Dig.

calvin-and-hobbes

I’ve been slowly getting back into that remastering thing. I think I’ve got about 30 songs done now, with another 140 or so to go. Yikes.

One of the most interesting things about doing this has been uncovering little relics I have no memory of — ideas and false starts hidden between the keeper tracks. Did you know “Purgatory Waltz” on MEDIUM-FI MUSIC was once meant to begin with an insane discordant a cappella waltz? Me neither! I don’t remember recording that at all. But it’s right there, mixed down and everything. Makes me wonder what else is hiding between the cracks.

Those surprises have carried over to non-solo music. I thought I’d dump a few of the ideas Steve and I came up with during the AFTERTHOUGHTS sessions onto a CD — things we didn’t develop beyond initial rough recordings — just to have them all in one place. I knew there were at least a few of them.

Combined with a few GarageBand demos I made of songs that did get fleshed out but didn’t make the cut for one reason or another, those ideas take up almost an hour of CD time. That’s bonkers. Squirreled away on various backup CDs are a dozen or so sketches I can’t even remember us recording. What’s more, I think almost all of them are really good, and well worth returning to.

Never have I been happier about having the impulse to throw a microphone up in the middle of the room every time one of us comes up with a random riff that feels like it might someday have the potential to turn into something. If I didn’t make a habit of doing that, almost all of these ideas would be lost. Instead, we’ve probably got a decent chunk of a new album here in embryonic form.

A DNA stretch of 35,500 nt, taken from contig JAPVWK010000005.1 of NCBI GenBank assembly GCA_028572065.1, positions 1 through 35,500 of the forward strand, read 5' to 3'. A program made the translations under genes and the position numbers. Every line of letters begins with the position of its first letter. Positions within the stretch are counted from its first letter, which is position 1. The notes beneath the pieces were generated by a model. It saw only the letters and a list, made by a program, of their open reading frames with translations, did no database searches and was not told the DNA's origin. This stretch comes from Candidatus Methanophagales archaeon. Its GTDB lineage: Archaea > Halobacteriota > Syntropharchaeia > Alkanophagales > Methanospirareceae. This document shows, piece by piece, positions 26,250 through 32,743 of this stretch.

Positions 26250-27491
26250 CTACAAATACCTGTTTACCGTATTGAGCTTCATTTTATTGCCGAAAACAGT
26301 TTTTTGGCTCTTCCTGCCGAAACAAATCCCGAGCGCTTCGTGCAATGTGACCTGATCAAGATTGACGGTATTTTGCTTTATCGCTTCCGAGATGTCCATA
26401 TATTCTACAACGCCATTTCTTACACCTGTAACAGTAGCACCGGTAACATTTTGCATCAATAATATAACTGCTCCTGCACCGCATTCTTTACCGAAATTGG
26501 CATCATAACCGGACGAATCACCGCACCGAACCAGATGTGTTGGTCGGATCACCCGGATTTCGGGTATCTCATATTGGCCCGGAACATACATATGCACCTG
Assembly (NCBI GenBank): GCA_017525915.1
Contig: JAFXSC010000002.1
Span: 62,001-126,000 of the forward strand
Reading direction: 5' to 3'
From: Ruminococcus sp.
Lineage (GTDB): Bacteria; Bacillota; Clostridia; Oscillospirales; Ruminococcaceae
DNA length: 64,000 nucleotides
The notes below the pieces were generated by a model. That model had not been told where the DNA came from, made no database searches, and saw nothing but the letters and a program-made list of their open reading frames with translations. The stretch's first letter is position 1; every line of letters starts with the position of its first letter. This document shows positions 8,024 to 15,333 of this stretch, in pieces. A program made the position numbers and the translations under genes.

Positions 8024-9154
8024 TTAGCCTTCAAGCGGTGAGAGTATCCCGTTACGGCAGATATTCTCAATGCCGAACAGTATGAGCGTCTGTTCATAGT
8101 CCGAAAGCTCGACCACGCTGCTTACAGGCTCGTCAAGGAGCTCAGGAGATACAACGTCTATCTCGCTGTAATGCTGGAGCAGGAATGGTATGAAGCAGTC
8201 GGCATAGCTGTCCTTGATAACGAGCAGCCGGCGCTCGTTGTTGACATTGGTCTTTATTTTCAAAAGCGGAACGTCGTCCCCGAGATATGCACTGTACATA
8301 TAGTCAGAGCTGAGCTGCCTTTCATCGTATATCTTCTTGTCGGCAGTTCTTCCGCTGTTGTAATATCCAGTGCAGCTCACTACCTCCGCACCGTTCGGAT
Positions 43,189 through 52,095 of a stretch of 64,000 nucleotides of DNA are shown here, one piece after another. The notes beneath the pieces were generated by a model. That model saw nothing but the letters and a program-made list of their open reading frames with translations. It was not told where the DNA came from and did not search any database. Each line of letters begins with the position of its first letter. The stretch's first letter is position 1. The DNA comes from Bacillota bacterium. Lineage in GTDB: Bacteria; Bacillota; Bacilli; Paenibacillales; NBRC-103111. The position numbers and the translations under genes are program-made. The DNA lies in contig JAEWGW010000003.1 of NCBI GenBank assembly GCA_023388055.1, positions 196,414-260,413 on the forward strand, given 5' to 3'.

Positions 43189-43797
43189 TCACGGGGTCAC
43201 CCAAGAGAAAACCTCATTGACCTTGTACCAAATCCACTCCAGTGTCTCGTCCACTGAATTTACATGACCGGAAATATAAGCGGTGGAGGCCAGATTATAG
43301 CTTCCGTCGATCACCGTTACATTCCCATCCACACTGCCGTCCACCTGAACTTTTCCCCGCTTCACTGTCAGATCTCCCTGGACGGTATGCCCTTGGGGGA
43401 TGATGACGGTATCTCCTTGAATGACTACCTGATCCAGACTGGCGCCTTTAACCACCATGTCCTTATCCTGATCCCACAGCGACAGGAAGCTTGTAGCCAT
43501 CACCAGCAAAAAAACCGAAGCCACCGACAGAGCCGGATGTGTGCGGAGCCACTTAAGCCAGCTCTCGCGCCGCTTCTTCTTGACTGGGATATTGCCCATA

The lesson is simple: Donald Trump’s hair will one day become self-aware and autonomous. And then we’re all in trouble.

One other thing that isn’t as much of a surprise, though I guess it can go here too: I think I’ve probably mentioned before that I feel like it usually takes me at least a good year after an album is finished before I can unplug from it enough to hear it semi-objectively and form some idea of where it fits into the bigger picture. It’s still as true as it ever was.

About a week ago I threw STEW on and listened to it all the way through for probably the first time in six months or so. I knew I was proud of that album before, but I think this was the first time I was able to hear it as more of an impartial listener, and not so much as “the guy who recorded it and is always on some level listening for things he could have done better”. And I gotta say…I think we did good.

One of the great things about there being such a long break between KISSING THE BALD SPOT and the work we’re doing now is the way it throws into very sharp relief just how much we’ve grown. With my own work, especially when I’m in the middle of one of those “putting out several albums a year” phases (which hasn’t happened in a while, but I have a feeling another one is around the corner), you tend to hear things shift in a more incremental way. Here it’s like going from beat-up old VHS tapes to Blu-rays in one shot.

I feel like STEW is going to be hard to top. When all the dust has cleared and we’re just fossils in a museum no one ever visits, that one might go down as the best Papa Ghostface album there ever was. But I dig where the next one is heading too. With Greg on board to make the cover art again, at the very least it’s guaranteed to be visually striking. I really like the idea of making his art a running theme with this grownup Papa Ghostface music.

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